• Limit or avoid common stimulants, such as caffeine and certain over-the-counter medications (pseudoephedrine or Sudafed®). Nervousness and anxiety may occur when using these, possibly triggering a manic episode. Some dietary supplements may also cause nervousness and anxiety, such as weight loss supplements that contain stimulants like caffeine, Citrus aurantium, green tea, and synephrine.
  • Learn to recognize the early warning signs and triggers of a bipolar relapse. Warning signs of relapse vary from patient to patient, and may include thoughts of death (or sudden optimism), or slight changes in sleep patterns (a common indicator), mood, energy, self-esteem, sexual interest, concentration, and willingness to take on new projects, and dress or grooming.
  • The individual with bipolar disorder should avoid using drugs and alcohol.

Author information
  • This information has been edited and peer-reviewed by contributors to the Natural Standard Research Collaboration (www.naturalstandard.com).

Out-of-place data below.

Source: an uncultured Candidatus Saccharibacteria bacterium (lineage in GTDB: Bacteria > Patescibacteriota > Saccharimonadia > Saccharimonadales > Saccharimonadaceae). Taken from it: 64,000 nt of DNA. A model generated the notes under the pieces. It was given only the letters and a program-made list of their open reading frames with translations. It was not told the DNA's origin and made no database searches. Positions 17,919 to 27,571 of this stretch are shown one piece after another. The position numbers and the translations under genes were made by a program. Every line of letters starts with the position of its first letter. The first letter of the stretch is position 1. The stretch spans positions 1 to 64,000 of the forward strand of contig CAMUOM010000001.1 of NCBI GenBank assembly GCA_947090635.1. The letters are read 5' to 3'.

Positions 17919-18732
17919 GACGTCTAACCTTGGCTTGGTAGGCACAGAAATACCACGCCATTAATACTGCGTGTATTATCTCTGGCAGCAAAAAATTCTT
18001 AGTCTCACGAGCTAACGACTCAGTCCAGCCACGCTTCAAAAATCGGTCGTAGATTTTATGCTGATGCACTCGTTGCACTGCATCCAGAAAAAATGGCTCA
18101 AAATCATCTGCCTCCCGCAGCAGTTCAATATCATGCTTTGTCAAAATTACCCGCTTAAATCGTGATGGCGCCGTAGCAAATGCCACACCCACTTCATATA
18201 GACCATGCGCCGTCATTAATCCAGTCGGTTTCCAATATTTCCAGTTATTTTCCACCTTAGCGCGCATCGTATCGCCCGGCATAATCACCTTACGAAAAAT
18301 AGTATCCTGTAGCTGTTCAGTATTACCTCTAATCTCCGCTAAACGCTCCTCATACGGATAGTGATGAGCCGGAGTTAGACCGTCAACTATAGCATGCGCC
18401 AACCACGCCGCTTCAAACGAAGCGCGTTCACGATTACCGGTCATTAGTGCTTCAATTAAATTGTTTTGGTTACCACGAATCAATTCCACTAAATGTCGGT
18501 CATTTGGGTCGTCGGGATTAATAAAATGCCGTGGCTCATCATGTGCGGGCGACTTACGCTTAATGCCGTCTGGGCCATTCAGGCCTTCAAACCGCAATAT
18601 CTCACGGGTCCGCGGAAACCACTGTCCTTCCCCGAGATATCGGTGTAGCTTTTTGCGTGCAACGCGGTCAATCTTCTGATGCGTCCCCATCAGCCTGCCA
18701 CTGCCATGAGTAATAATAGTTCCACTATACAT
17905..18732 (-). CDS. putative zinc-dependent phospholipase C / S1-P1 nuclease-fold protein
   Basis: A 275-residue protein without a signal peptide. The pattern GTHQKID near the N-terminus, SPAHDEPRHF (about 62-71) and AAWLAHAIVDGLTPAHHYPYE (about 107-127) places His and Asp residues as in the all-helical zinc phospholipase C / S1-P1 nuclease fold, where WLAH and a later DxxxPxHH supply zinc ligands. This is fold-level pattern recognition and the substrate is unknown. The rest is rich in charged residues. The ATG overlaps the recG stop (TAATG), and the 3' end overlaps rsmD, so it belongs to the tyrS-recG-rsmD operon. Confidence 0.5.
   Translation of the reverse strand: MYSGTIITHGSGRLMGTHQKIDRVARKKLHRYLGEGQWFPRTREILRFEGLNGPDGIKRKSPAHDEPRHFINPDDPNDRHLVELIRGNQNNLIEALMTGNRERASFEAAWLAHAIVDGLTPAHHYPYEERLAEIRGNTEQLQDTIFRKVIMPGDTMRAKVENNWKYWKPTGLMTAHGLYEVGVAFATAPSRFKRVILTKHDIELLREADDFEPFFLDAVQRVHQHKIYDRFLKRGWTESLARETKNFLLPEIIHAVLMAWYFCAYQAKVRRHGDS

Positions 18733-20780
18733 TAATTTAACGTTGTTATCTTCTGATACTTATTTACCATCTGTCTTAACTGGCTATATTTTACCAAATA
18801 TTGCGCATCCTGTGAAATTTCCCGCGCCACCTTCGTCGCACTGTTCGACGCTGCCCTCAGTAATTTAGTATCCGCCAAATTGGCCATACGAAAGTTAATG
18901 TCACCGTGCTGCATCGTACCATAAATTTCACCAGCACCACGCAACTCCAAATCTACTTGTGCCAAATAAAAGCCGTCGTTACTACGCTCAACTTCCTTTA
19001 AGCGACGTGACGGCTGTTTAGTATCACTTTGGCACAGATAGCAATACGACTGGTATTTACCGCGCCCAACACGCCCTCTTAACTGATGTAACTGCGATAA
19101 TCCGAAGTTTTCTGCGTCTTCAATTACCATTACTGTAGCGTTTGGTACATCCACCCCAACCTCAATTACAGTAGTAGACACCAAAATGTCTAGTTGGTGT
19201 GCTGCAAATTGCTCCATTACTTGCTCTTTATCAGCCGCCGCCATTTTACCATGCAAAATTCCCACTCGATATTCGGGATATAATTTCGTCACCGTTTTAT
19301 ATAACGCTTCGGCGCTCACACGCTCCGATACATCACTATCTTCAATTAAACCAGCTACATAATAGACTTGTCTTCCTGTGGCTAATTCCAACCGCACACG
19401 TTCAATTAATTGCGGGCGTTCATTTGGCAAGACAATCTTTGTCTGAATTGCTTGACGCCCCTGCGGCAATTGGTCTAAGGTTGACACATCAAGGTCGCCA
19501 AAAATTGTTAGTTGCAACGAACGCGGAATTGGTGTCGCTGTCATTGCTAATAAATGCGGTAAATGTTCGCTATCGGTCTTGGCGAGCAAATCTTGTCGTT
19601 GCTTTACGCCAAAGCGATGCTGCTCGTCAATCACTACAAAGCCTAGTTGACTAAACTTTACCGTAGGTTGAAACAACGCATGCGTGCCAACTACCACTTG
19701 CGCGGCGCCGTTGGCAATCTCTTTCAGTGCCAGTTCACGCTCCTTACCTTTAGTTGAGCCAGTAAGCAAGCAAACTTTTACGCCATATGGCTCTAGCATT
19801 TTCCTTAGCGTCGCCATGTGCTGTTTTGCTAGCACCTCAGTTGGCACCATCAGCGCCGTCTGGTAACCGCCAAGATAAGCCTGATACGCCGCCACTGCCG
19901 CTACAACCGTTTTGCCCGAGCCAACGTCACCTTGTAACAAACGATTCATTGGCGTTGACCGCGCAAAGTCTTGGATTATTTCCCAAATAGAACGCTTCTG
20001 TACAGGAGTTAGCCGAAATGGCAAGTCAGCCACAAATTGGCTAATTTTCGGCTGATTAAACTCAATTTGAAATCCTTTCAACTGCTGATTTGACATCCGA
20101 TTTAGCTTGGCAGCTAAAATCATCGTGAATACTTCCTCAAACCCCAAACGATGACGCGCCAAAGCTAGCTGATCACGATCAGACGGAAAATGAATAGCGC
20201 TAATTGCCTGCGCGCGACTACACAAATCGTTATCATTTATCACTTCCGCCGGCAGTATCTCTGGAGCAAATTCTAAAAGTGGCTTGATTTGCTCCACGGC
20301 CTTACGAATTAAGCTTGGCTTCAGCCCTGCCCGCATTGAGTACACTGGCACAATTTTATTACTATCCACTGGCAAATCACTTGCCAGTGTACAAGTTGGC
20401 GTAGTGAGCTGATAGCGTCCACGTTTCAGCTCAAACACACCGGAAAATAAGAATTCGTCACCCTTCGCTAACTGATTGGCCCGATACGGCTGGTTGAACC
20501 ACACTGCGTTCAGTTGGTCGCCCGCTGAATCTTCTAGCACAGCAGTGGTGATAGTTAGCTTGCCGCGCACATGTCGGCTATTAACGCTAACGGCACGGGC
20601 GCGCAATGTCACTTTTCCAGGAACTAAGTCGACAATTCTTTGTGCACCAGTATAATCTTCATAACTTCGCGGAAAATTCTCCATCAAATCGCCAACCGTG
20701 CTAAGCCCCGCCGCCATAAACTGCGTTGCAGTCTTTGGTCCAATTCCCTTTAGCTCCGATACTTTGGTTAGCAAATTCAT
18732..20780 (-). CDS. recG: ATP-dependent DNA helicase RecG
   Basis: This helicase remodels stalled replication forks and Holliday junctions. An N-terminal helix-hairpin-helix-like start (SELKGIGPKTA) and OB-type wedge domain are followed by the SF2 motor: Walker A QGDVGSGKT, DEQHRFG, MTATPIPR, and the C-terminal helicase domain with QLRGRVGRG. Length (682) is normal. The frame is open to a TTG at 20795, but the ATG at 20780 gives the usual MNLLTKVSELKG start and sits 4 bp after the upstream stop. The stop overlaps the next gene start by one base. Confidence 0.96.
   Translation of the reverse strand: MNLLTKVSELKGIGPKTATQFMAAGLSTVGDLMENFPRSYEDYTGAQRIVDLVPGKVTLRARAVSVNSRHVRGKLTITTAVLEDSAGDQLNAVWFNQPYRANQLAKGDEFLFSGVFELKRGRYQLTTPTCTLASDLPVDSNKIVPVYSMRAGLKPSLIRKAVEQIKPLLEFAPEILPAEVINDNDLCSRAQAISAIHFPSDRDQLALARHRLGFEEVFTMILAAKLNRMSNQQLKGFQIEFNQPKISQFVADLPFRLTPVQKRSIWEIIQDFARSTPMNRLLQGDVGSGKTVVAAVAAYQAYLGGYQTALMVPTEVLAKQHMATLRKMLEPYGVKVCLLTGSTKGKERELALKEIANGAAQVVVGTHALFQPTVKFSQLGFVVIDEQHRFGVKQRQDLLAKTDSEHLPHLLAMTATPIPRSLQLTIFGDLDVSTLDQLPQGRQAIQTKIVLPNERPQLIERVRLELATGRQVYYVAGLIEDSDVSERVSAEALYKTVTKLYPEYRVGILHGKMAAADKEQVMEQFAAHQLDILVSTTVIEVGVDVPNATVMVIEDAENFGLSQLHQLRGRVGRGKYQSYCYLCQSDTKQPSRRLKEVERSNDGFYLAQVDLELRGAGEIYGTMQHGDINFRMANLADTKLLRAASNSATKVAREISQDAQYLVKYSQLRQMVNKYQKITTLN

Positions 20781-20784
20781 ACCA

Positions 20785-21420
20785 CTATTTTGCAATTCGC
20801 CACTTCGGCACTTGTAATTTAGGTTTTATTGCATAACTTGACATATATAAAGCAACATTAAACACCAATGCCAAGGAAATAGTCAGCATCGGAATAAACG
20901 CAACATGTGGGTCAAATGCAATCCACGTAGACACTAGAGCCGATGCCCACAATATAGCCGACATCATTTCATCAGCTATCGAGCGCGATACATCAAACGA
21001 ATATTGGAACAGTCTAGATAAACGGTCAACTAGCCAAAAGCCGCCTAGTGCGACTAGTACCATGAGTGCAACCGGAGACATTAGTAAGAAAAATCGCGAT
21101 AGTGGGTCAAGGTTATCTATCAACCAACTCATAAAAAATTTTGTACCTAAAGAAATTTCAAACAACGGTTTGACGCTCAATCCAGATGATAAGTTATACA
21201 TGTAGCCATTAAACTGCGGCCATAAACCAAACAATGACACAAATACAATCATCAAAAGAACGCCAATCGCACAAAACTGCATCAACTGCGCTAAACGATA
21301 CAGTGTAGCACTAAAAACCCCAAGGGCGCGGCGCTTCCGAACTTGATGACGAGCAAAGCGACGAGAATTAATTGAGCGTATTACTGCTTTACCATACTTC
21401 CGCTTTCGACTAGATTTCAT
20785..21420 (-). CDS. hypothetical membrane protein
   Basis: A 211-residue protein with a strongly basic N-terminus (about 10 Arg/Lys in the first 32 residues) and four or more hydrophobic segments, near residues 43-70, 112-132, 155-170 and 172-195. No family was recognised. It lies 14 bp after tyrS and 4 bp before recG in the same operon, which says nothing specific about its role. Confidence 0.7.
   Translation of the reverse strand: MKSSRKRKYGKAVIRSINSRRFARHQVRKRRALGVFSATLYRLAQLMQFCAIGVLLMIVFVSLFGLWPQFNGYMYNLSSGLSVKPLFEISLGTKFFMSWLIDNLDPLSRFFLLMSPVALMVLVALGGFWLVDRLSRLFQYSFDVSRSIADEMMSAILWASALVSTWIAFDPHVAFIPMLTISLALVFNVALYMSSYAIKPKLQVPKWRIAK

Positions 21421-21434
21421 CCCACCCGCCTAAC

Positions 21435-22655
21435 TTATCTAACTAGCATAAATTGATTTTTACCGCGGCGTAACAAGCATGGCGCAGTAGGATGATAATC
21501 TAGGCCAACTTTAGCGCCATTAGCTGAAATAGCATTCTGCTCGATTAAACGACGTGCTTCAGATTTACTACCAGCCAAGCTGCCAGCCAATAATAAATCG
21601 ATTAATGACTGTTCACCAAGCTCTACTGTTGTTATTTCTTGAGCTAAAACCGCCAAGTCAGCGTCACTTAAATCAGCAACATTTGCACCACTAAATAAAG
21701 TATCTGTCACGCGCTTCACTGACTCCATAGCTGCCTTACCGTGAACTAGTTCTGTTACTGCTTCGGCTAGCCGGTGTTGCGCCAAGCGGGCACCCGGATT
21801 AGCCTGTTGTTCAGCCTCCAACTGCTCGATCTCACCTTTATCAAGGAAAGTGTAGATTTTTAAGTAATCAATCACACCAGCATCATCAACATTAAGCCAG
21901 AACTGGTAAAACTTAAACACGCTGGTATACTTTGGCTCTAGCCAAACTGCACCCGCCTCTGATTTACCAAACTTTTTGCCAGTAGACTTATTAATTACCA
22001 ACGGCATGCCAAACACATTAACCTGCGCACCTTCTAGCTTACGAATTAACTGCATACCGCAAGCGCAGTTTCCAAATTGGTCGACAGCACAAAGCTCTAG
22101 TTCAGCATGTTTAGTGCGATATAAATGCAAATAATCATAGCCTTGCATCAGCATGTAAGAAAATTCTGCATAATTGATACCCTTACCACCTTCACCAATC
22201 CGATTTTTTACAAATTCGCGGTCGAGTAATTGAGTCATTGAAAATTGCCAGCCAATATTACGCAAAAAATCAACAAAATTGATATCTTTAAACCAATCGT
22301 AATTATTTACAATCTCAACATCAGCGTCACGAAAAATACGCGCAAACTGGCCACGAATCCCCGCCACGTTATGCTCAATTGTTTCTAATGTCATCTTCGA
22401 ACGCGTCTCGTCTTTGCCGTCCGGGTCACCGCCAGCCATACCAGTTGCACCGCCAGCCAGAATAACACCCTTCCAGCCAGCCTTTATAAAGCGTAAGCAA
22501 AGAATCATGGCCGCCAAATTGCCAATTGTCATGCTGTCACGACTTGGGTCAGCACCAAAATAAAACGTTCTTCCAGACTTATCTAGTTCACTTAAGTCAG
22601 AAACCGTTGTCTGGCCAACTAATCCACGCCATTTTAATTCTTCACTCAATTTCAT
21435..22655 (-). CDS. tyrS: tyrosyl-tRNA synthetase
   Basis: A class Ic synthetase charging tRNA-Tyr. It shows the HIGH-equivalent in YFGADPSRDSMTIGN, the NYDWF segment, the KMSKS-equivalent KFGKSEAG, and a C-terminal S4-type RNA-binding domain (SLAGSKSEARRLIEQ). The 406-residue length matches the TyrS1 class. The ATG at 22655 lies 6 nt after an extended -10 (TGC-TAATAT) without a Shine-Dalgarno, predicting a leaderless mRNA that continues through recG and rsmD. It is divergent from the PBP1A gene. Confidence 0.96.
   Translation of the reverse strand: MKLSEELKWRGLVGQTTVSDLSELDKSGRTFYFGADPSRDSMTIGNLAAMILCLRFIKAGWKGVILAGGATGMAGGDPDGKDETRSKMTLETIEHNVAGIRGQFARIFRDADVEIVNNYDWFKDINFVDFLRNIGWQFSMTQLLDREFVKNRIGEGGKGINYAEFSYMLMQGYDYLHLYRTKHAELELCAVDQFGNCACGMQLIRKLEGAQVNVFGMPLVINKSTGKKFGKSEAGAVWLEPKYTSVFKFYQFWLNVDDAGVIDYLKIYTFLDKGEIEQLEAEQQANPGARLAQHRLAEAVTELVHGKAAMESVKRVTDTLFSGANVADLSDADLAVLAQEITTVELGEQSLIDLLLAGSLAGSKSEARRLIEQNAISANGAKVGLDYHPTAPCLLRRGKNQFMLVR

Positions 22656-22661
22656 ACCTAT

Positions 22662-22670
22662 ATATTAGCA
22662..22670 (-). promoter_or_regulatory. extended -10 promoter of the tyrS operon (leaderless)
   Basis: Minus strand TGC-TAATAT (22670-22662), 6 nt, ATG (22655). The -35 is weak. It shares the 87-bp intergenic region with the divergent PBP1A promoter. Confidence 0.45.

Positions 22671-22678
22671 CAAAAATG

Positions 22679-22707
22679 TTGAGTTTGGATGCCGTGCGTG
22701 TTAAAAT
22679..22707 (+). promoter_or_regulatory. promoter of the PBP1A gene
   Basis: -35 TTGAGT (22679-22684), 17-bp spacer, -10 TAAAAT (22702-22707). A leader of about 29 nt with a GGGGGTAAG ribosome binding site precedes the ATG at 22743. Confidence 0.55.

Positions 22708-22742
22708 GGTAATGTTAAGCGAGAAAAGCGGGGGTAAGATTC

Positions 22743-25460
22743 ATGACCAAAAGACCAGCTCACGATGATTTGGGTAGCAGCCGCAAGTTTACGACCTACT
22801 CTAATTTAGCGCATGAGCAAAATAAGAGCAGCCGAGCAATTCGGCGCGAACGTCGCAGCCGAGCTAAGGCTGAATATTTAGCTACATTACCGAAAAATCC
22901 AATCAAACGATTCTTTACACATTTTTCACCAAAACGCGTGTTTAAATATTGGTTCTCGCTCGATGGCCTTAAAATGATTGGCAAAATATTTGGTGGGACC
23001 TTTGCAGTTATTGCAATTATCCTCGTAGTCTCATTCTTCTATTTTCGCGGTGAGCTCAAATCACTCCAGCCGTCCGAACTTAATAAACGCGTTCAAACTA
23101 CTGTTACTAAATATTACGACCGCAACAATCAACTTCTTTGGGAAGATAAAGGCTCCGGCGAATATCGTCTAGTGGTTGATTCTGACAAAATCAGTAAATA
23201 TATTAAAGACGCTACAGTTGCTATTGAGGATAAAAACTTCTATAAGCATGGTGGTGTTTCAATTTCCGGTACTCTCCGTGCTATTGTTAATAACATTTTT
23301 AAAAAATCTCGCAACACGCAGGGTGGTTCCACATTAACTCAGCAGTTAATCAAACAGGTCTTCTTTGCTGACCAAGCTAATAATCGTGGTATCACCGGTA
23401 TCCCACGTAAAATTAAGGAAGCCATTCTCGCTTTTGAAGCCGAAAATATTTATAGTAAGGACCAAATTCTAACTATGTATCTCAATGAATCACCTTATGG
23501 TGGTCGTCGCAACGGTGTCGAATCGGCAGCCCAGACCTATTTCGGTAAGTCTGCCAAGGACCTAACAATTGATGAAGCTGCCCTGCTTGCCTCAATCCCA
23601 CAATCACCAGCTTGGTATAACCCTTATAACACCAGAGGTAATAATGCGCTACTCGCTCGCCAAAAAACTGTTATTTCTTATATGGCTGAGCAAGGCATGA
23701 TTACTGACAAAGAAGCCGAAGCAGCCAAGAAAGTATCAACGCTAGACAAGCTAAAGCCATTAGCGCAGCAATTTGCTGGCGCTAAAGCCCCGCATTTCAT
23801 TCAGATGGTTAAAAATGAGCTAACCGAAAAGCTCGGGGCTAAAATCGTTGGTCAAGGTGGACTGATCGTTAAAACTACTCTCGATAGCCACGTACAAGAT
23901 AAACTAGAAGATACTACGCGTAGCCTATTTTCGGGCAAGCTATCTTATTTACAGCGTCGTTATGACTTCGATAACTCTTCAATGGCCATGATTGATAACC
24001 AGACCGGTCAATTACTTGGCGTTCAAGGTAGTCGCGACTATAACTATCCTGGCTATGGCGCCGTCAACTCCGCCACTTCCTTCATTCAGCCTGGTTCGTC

Bibliography
  1. American Academy of Child and Adolescent Psychiatry. . Accessed March 2, 2009.
  2. American Psychiatric Association. . Accessed March 2, 2009.
  3. National Alliance on Mental Health. . Accessed March 2, 2009.
  4. National Institute of Mental Health. . Accessed March 2, 2009.
  5. Natural Standard: The Authority on Integrative Medicine. Copyright © 2009. . Accessed March 2, 2009.

Causes
  • A variety of physical, genetic, environmental, and emotional factors seem to be involved in causing bipolar disorder.
  • Genetic Factors: As stated in risk factors, a gene has been linked with developing bipolar illness.